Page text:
On the opposite end of the scale, Types 1 and 2 are typically associated with constipation. They produce dark, hard, very difficult to pass stools that are likely to tear the delicate tissue of the colon, and/or cause haemorrhoids. These types are a result of insufficient water or fibre in the diet. Exercise has been shown to encourage bowel movements, with lack of exercise being linked to sluggish bowel movements.
Types 3 and 4 are thought to be the ideal poo formation, soft and comfortable to pass.
What colour is healthy poo?
Poo varies in colour too – healthy poo should be brown. A high intake of green leafy vegetables or ‘superfoods’ such as chlorella, wheatgrass or barley grass can turn your poo greenish – this is also normal! Lighter yellowish stools can be associated with infection or inflammation, it would be advised to report this to your GP for investigation but don’t panic as it could be something that is easily remedied.
Darker poo that looks black can also be normal when taking certain supplements or high levels of iron in your diet. If this does not apply to you and you have black poo suddenly, it may indicate further health issues that would be better investigated by your GP.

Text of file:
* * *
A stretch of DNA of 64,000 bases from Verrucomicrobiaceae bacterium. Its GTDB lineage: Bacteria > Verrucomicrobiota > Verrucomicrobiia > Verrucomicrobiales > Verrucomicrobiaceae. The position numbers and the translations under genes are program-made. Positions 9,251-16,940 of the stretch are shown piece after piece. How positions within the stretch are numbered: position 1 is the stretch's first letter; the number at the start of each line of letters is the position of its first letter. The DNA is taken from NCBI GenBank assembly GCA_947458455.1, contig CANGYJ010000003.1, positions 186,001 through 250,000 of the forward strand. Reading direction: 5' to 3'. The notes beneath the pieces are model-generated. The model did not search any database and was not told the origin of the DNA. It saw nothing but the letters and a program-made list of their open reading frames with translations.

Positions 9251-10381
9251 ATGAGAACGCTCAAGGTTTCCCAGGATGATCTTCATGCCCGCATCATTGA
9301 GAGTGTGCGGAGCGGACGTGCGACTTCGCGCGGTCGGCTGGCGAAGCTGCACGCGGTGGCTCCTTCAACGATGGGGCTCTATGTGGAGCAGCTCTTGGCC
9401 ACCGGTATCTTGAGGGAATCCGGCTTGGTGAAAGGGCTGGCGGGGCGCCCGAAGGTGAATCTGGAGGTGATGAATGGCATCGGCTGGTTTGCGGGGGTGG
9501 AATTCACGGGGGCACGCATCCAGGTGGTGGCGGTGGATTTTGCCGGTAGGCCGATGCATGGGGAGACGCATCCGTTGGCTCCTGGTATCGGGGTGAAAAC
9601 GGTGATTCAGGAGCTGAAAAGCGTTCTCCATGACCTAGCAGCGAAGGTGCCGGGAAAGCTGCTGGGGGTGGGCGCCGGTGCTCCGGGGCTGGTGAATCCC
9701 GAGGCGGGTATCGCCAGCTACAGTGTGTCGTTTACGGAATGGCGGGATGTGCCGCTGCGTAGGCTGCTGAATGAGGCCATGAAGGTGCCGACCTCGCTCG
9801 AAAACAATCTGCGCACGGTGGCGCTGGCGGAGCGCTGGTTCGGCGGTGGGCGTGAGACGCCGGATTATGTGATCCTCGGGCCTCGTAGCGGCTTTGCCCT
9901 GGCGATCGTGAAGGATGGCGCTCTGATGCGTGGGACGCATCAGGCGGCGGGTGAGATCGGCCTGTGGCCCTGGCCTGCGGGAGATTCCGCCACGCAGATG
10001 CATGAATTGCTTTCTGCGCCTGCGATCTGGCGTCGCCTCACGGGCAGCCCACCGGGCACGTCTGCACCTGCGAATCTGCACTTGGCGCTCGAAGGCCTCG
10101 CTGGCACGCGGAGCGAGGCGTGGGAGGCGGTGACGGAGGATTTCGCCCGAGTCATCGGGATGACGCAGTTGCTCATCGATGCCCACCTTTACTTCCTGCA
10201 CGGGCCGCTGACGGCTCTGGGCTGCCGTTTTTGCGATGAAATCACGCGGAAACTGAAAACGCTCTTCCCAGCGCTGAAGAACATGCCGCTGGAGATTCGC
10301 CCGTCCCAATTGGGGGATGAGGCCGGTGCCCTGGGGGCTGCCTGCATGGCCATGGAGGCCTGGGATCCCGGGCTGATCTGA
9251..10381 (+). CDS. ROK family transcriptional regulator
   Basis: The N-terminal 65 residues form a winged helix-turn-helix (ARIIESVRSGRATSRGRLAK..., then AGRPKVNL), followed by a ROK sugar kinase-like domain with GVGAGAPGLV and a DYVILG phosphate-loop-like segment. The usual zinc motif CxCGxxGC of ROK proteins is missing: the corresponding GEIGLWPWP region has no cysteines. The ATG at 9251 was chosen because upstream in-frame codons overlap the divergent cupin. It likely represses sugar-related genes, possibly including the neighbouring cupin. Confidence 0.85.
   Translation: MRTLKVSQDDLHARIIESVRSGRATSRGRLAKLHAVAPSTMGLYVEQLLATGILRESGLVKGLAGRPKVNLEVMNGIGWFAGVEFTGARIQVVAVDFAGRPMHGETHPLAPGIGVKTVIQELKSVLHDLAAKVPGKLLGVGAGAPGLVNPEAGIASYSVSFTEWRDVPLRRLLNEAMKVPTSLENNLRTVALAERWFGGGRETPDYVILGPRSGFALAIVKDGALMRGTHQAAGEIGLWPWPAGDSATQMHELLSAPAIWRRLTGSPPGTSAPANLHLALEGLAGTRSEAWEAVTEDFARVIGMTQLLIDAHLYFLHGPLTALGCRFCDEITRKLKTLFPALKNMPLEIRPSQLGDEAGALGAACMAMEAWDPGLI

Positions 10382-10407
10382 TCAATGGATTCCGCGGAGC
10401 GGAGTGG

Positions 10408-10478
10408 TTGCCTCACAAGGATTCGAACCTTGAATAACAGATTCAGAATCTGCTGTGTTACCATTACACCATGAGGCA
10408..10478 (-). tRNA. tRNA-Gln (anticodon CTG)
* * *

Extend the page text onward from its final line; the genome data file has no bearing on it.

Passing small amounts of blood with your poo could be related to side effects of constipation or haemorrhoids. More than that should be reported to your GP as it may indicate an underlying health condition.
How often should I poo?
Regularity differs for all of us and anywhere between several daily bowel motions to a motion every other day all fall within the range of what’s considered ‘normal’.
Healthy poo is of concern to many with Irritable Bowel Syndrome (IBS), both diarrhoea and constipation variations of it, which is growing in incidence within the UK population. Eating a balanced diet with plenty of fresh fruit and vegetables, grains, seeds and legumes and drinking two litres of water per day will help to keep your bowel movements regular and in good form. Other ways that may support your bowel health include taking a daily supplement of friendly bacteria and regularly washing hands and food items when preparing and consuming food.
To recap, healthy poo should be brown, firm, smooth and easy to pass. Regular poo habits include those that happen every other day for some people or as often as after every meal for others. Although it’s not a topic we all feel at ease talking about, we should monitor our bowel habits and be confident enough to report them to our GP if we are at all concerned.
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Want to know more?
ProVen Probiotics aim to provide the best support for both you and your health. If you wish to know more about gut health and staying regular please do not hesitate to call us on 01639 825107 or alternatively, learn more via our blogs or in-depth ProVen research.
ProVen Probiotics, Unit 2 Christchurch Road, Baglan Industrial Park, Port Talbot, SA12 7DJ. Tel: 01639 825107